Migrants vital for city growth

Updated: 2013-06-06 08:02

By Lan Lan (China Daily)

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 Migrants vital for city growth

Men work at a high-speed railway construction site in Ningbo, Zhejiang province. Urbanization means more opportunities for migrant laborers in the country. Hu Xuejun / for China Daily

Migrants vital for city growth

Cao Wei, 34, feels lucky to have his son's company.

His 7-year-old son always does his homework in the lobby of the building where his father works as a gatekeeper since the 8-sq-m basement is too small for a desk.

High housing prices in Beijing dwarf his and his wife's income, about 3,500 yuan ($563) per month.

"I don't expect to buy an apartment in Beijing, but we don't want to move back either. We plan to live in Zhengzhou (capital city of Central China's Henan province) after my son goes to college. I have two sisters there," Cao said.

His son goes to a public primary school nearby, but Cao wonders if the capital city will relax its education policy to allow his son to attend the university entrance exam.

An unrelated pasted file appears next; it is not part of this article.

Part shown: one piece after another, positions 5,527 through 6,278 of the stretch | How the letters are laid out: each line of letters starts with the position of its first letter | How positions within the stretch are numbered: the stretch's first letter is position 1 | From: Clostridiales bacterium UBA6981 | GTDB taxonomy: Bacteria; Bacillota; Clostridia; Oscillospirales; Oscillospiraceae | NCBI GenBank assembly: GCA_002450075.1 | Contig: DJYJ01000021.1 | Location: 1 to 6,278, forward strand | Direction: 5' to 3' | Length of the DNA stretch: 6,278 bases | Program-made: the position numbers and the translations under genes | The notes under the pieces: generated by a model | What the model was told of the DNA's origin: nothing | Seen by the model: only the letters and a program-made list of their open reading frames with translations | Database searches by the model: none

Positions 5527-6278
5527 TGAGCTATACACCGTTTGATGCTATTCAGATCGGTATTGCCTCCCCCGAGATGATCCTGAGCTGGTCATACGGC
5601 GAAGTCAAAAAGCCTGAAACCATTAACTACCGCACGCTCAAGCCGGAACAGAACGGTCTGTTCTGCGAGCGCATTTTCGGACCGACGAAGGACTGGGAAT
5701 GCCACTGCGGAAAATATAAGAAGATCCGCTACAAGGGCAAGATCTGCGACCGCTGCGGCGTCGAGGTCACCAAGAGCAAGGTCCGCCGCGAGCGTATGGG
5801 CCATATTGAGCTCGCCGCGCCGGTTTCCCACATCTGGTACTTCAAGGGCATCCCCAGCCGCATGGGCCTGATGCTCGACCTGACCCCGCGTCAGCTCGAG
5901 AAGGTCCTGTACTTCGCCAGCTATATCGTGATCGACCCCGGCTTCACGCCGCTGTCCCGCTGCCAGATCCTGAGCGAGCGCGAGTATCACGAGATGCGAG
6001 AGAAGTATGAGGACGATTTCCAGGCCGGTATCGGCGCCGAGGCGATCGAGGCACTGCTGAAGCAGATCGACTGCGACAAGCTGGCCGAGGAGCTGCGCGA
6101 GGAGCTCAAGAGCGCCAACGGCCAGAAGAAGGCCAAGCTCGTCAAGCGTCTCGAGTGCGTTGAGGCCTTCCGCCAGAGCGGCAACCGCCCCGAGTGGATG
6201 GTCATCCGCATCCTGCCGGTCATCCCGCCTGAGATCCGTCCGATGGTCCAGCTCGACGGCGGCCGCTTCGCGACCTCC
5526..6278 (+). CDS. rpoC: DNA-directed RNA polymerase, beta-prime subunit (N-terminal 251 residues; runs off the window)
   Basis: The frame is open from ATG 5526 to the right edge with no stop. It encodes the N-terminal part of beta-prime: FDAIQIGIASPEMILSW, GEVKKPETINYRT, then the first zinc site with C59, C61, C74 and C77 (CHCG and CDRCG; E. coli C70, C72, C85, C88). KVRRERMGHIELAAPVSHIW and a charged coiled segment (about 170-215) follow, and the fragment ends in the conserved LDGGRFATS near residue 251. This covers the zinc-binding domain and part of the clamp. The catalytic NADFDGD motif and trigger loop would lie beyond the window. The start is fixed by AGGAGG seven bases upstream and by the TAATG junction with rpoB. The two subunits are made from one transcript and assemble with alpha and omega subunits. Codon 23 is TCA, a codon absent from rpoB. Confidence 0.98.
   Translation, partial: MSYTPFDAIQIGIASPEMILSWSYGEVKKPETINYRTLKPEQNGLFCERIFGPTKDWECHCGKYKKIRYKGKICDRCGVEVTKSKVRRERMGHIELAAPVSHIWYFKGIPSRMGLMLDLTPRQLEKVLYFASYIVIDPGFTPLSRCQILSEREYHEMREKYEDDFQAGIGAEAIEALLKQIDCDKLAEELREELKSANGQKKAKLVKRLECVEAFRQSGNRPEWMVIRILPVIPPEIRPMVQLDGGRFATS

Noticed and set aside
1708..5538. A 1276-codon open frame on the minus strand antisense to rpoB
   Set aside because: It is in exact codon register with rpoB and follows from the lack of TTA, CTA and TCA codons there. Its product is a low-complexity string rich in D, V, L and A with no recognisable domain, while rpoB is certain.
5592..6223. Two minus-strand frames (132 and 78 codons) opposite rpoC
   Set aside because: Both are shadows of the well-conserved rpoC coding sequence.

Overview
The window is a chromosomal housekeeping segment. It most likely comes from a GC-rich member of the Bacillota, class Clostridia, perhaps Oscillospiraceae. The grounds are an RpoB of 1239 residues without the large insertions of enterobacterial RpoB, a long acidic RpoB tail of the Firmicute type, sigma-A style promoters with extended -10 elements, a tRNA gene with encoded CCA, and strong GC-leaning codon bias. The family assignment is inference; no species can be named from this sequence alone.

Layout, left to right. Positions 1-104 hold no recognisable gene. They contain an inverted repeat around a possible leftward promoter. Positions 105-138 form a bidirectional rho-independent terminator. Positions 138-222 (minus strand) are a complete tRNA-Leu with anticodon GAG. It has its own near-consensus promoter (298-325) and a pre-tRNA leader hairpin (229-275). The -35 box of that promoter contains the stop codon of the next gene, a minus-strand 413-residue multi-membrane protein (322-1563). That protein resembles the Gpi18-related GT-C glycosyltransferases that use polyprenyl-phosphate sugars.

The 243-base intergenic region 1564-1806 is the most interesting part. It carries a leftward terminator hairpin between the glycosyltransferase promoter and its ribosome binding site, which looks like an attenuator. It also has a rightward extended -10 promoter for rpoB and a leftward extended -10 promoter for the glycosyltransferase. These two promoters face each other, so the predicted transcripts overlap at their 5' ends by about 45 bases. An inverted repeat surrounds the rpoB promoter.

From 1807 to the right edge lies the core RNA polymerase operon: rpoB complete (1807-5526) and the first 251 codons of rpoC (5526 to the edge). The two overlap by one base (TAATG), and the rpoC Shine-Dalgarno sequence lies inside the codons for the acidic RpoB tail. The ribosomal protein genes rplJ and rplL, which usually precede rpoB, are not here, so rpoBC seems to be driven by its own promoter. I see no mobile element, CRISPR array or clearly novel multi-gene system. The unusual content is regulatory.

China has about 200 million migrant workers and most of them, like Cao, were born in the late 1970s or the 1980s. With little or no farming experience, they have no plans to return to rural life.

Urbanization has been highlighted by China's new leadership as a driving force for economic development.

Many believe enabling migrant workers and their families to settle down and live full city lives is the most urgent priority for promoting urbanization.

Premier Li Keqiang once stressed that "people are the core issue of urbanization".

Feng Kui, a researcher at the China Center for Urban Development under the National Development and Reform Commission, said it mainly refers to the urbanization of migrant workers.

The commission and some other ministries are working on mapping out a national plan to promote the country's urbanization.

Media previously touted urbanization will push for about 40 trillion yuan ($6.45 trillion) investment in the coming 10 years.